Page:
5 – Speak their love language.

This is one that I’m going to work on myself this year. If you’re not familiar with “love languages,” check out the book The 5 Love Languages, by Gary D. Chapman. Although it was written for couples, it truly applies to any relationship.

So far, I think I’ve been pretty good at speaking my love language to clients (gifting, as I mentioned before), but what I’d like to start working on this year is learning to speak their love language with them. Maybe instead of gifts, they find words of affirmation more meaningful. Or perhaps acts of service speak straight to their heart more than anything else. I highly suggest taking the time to quickly learn the five love languages and find out which ones your clients relate to most so you can learn how to show you appreciate them in a language they understand. To implement this, I’m going to include a quick, fun quiz on my booking questionnaire that will tell me what love language they speak.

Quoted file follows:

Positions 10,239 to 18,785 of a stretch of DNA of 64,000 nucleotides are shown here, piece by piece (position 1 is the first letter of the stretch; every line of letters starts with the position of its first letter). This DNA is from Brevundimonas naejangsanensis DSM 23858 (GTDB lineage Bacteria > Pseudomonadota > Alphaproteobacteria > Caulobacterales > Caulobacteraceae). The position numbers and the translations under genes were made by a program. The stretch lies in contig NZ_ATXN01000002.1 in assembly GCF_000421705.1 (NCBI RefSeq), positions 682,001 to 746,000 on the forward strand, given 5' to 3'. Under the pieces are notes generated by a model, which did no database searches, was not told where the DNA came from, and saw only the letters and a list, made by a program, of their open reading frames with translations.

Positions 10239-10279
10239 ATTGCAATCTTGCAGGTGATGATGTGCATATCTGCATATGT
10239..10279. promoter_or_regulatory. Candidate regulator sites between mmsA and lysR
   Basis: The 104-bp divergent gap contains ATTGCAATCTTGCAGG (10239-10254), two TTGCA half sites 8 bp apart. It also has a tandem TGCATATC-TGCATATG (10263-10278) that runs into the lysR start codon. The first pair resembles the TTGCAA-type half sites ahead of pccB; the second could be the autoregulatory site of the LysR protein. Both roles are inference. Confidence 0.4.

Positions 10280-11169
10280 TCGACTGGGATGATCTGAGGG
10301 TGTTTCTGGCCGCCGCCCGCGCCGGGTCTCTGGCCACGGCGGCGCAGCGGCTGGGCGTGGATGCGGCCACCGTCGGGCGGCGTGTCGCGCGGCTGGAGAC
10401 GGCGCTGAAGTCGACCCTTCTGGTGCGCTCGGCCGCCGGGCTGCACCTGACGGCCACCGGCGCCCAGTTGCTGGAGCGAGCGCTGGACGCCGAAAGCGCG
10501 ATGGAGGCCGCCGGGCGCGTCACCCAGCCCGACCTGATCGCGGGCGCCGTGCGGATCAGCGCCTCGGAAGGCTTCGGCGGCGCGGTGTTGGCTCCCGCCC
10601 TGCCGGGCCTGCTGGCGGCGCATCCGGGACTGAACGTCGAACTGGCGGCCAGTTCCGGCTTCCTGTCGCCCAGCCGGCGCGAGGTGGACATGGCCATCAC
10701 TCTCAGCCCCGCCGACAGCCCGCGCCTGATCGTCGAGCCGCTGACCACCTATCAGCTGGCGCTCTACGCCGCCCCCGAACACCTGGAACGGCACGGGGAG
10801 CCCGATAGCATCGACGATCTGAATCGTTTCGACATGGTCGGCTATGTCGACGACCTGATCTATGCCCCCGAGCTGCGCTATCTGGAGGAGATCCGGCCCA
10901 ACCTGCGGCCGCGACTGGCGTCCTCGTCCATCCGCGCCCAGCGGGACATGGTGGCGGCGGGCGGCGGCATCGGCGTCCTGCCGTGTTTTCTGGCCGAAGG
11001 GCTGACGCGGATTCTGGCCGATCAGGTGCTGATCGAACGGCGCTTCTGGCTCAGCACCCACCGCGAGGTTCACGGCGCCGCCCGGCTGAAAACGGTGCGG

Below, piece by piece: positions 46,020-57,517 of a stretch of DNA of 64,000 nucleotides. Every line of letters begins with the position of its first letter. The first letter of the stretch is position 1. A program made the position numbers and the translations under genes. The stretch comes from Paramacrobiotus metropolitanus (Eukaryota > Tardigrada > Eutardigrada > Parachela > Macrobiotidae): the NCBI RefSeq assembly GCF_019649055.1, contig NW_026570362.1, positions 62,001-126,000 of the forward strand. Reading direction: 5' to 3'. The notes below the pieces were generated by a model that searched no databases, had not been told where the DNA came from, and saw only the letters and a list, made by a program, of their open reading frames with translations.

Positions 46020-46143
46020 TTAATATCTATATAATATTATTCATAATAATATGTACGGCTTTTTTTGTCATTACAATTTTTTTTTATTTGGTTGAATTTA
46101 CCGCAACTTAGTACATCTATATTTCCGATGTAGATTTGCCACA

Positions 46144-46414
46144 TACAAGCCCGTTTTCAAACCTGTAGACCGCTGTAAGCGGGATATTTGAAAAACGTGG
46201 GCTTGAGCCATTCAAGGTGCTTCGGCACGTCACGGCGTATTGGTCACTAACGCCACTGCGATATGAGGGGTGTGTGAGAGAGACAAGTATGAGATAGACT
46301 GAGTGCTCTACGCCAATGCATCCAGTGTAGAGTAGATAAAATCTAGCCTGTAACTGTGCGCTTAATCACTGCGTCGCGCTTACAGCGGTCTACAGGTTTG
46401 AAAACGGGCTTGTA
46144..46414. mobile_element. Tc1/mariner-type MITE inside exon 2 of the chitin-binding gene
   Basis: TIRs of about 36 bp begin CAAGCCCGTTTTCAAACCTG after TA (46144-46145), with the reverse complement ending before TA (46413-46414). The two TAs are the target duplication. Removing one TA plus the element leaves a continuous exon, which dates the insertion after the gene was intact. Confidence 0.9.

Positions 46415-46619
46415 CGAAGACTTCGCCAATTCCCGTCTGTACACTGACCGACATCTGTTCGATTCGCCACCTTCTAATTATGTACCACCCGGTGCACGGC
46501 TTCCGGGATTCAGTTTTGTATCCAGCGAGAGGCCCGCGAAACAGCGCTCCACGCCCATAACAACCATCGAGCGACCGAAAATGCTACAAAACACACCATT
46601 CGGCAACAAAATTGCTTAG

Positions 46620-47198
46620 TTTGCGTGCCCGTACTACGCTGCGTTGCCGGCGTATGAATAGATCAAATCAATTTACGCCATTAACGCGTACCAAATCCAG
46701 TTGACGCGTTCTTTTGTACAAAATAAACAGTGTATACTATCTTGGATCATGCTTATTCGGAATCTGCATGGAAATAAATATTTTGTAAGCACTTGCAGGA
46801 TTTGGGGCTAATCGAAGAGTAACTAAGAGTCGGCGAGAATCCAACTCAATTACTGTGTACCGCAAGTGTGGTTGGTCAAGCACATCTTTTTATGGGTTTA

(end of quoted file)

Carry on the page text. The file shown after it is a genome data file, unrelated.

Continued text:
Sample Question From My “Love Language” Quiz

Which would you prefer most from your significant other?
1 – Small surprise gift
2 – Cleaning the living room without asking
3 – Romantic night out
4 – Sweet love letter
5 – Foot rub

The answers to questions like this will tell me what love language a client wants to hear most. And that tells me what I can do for her throughout our time together (though I may have to pawn off the foot rub to a pedicurist).

 

Word-of-mouth marketing occurs with all your clients, either good or bad. Developing and maintaining positive client relationships is perhaps the biggest component of making sure that their word of mouth brings you new referrals. Take the time to nurture your wedding client relationships, and, by the time that two-relationship has come to an end, they’ll be left with a positive sentiment attached to their wedding photos and to you. It’ll be easy and natural for them to talk fondly about you every time they show friends and family their wedding photos, and that’s exactly what you want.

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Vanessa Joy – 5 Ways to Date Your Clients

with behindtheshutter time to read: 7 min